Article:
Who is your weakest link? by Richard Hill, Stepien Lake

Richard Hill By Richard Hill
from Stepien Lake and chair, ILFM

This blog post was also featured as a column in the March 2016 issue of Legal Practice Management magazine. To read the issue in full, download LPM magazine.

The impression many have of a cyber attack is either the stereotypical Hollywood film version – the teenager in their bedroom hacking into high-security government networks – or an elaborate Mission Impossible style hack through multilayered high-tech defence systems. Possibly hanging from a harness. But the reality of the threat facing businesses like ours is much simpler.

Attackers are moving away from the automated running of malicious code and are now exploiting human behaviour and using people (on the inside) to unwittingly work for them. Social engineering is the most prolific attack technique used by attackers to gain access to secure systems and sensitive information. The technique involves manipulating individuals to induce them to carry out specific actions or to divulge sensitive information by posing as a legitimate source.

Social engineering in itself does not necessarily require a large amount of technical knowledge. There are three ways in which individuals unknowingly work for attackers:

  1. They act as their facilitator by running attackers' malicious code for them (such as malware or ransomware) by clicking on corrupt links or attachments in emails.
  2. They act as the middleman by handing over secure credentials so the attacker can use them.
  3. And lastly they may directly work for attackers by transferring money to them.

So, instead of doing battle with firewalls and IT security systems, criminals target people. The majority of the time this is by email and is known as phishing or spear phishing – sending a bogus email tailored to an individual so that it looks genuine, trying to entice the individual to click on a document (more popular than a corrupt website link).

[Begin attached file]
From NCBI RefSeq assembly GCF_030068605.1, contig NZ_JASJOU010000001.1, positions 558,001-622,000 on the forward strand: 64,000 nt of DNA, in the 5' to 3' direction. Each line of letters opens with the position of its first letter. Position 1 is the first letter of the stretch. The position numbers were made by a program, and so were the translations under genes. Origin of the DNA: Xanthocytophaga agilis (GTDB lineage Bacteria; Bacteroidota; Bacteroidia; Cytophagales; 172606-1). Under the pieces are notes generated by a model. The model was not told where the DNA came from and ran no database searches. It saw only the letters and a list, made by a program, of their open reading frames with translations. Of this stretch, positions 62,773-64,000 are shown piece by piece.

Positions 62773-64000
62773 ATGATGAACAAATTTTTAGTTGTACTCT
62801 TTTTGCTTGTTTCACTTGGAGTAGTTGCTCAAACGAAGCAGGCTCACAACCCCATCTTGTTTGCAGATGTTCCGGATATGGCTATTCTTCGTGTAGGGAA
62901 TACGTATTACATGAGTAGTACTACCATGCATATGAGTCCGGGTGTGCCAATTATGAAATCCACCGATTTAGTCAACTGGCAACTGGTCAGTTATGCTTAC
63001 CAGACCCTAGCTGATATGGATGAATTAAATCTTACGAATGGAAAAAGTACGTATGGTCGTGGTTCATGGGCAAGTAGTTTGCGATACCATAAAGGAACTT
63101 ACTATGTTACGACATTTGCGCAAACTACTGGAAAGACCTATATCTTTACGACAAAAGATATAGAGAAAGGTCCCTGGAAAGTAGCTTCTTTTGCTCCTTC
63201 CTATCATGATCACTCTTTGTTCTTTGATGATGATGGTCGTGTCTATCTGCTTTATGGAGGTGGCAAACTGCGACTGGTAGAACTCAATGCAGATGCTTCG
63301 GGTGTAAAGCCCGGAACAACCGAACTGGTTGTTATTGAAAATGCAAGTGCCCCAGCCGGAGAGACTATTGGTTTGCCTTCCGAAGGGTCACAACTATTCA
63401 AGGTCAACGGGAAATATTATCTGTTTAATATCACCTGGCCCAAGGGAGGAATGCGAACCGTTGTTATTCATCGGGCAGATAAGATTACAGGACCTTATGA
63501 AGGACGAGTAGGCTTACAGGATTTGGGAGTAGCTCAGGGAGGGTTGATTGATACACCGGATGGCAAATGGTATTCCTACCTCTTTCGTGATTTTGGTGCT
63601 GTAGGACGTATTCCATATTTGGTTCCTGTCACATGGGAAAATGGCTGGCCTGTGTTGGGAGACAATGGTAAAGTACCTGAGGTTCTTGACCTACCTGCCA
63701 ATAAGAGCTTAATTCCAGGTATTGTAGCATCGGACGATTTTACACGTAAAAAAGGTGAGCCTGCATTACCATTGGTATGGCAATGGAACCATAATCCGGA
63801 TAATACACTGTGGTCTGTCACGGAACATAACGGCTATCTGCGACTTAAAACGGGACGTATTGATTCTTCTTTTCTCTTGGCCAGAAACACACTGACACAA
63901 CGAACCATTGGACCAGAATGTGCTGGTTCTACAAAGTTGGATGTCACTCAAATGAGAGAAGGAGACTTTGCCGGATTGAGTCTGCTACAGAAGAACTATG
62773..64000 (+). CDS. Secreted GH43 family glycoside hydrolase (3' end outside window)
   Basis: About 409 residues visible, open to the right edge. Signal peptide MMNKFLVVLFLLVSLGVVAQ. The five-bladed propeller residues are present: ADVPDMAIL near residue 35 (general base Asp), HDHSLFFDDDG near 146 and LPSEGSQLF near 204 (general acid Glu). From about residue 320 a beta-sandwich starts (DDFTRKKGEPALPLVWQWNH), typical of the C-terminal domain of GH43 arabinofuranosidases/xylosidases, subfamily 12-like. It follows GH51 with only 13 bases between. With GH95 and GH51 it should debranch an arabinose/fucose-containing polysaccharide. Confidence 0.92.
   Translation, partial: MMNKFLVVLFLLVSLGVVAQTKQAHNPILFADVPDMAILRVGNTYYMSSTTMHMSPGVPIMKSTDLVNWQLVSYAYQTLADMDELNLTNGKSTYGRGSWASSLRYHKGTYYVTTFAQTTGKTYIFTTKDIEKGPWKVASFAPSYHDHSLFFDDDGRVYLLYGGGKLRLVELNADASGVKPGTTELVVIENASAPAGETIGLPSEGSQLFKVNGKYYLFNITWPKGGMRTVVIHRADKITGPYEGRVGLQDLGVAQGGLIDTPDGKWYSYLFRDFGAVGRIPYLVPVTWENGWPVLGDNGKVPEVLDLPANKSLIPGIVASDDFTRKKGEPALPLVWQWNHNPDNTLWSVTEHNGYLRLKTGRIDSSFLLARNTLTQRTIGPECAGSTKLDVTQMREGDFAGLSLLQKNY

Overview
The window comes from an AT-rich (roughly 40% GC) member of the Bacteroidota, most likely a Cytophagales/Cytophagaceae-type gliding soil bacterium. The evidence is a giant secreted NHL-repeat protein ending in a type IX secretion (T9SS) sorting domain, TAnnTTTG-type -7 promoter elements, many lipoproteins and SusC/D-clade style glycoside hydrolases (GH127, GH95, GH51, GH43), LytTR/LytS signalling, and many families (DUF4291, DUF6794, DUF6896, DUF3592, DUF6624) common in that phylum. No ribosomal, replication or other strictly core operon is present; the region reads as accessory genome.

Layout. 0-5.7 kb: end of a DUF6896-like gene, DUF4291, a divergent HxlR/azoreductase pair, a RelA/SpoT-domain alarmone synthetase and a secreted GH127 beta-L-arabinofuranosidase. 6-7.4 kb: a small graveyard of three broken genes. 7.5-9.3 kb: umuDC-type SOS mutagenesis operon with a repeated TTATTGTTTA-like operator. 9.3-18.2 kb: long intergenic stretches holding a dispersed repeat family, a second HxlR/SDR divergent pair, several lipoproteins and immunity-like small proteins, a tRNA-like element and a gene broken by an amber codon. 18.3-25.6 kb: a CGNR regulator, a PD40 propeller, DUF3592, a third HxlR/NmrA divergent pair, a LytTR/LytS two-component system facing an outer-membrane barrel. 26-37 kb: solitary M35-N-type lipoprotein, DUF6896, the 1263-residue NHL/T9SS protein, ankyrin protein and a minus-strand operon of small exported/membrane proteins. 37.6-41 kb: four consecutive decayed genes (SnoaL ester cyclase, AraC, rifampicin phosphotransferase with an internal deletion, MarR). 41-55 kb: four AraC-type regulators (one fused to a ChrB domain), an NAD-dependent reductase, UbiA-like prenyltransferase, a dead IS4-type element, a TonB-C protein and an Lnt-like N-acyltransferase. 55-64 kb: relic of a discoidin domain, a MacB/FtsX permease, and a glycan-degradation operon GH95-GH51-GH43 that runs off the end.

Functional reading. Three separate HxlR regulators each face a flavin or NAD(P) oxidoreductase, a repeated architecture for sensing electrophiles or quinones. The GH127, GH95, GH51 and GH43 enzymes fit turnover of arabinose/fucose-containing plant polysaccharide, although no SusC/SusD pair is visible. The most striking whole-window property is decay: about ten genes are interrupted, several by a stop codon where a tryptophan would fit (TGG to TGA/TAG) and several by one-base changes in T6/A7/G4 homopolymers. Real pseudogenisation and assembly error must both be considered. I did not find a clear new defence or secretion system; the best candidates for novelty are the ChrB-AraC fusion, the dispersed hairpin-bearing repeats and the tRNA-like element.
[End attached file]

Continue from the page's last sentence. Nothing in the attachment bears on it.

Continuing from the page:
The most likely is a malicious Microsoft Office macro, which when opened executes a variety of operations, including automatically running the downloader for a piece of malware to the individual’s computer. These types of phishing emails can also request usernames or passwords from a seemingly legitimate source and the individual is tricked into handing over the information, or ’the keys to the castle’.

However, the most serious is where individuals are duped into sending money to the attackers' fraudulent bank account. The new technique of choice at present is called whaling (its name derived from an analogy of the big ‘phish’), which relies on significant research (social media being the key source of information for the attacker) on the target business, to identify the attackers' victim and the business hierarchy around them. Emails appear to be sent from a CEO or senior partner (the attacker buys a similar domain name as the target business) requesting that funds are sent to a bank account.

These attacks differ in scale and volume but they all share one common theme. They all use social engineering to persuade people to do the work of malware and deliver big rewards for the attackers.

As Ann Robinson would say ‘you are the weakest link’ ... And for my next column, I'll be continuing this theme by outining how to spot a fraudulent email - or how to catch a phish! 

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